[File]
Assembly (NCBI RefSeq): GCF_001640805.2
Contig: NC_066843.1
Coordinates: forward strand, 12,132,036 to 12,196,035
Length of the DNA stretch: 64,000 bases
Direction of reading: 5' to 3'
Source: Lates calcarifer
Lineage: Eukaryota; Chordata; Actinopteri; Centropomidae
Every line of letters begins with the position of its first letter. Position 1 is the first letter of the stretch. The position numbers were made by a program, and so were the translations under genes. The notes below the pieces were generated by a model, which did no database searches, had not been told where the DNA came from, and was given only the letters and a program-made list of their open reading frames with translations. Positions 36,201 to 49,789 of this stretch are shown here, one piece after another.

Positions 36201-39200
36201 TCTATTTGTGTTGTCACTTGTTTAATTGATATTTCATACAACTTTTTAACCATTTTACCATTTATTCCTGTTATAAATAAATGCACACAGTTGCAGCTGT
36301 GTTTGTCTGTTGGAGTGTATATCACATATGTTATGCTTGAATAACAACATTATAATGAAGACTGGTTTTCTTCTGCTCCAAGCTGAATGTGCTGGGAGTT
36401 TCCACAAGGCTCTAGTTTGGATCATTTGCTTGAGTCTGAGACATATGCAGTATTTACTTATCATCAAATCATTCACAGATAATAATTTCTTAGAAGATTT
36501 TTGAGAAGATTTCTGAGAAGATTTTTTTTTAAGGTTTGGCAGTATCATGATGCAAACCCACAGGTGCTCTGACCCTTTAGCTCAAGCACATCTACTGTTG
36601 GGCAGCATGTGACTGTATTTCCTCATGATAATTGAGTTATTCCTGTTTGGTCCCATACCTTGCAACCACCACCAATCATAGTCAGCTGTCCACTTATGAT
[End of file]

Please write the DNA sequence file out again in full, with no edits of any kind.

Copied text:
Assembly (NCBI RefSeq): GCF_001640805.2
Contig: NC_066843.1
Coordinates: forward strand, 12,132,036 to 12,196,035
Length of the DNA stretch: 64,000 bases
Direction of reading: 5' to 3'
Source: Lates calcarifer
Lineage: Eukaryota; Chordata; Actinopteri; Centropomidae
Every line of letters begins with the position of its first letter. Position 1 is the first letter of the stretch. The position numbers were made by a program, and so were the translations under genes. The notes below the pieces were generated by a model, which did no database searches, had not been told where the DNA came from, and was given only the letters and a program-made list of their open reading frames with translations. Positions 36,201 to 49,789 of this stretch are shown here, one piece after another.

Positions 36201-39200
36201 TCTATTTGTGTTGTCACTTGTTTAATTGATATTTCATACAACTTTTTAACCATTTTACCATTTATTCCTGTTATAAATAAATGCACACAGTTGCAGCTGT
36301 GTTTGTCTGTTGGAGTGTATATCACATATGTTATGCTTGAATAACAACATTATAATGAAGACTGGTTTTCTTCTGCTCCAAGCTGAATGTGCTGGGAGTT
36401 TCCACAAGGCTCTAGTTTGGATCATTTGCTTGAGTCTGAGACATATGCAGTATTTACTTATCATCAAATCATTCACAGATAATAATTTCTTAGAAGATTT
36501 TTGAGAAGATTTCTGAGAAGATTTTTTTTTAAGGTTTGGCAGTATCATGATGCAAACCCACAGGTGCTCTGACCCTTTAGCTCAAGCACATCTACTGTTG
36601 GGCAGCATGTGACTGTATTTCCTCATGATAATTGAGTTATTCCTGTTTGGTCCCATACCTTGCAACCACCACCAATCATAGTCAGCTGTCCACTTATGAT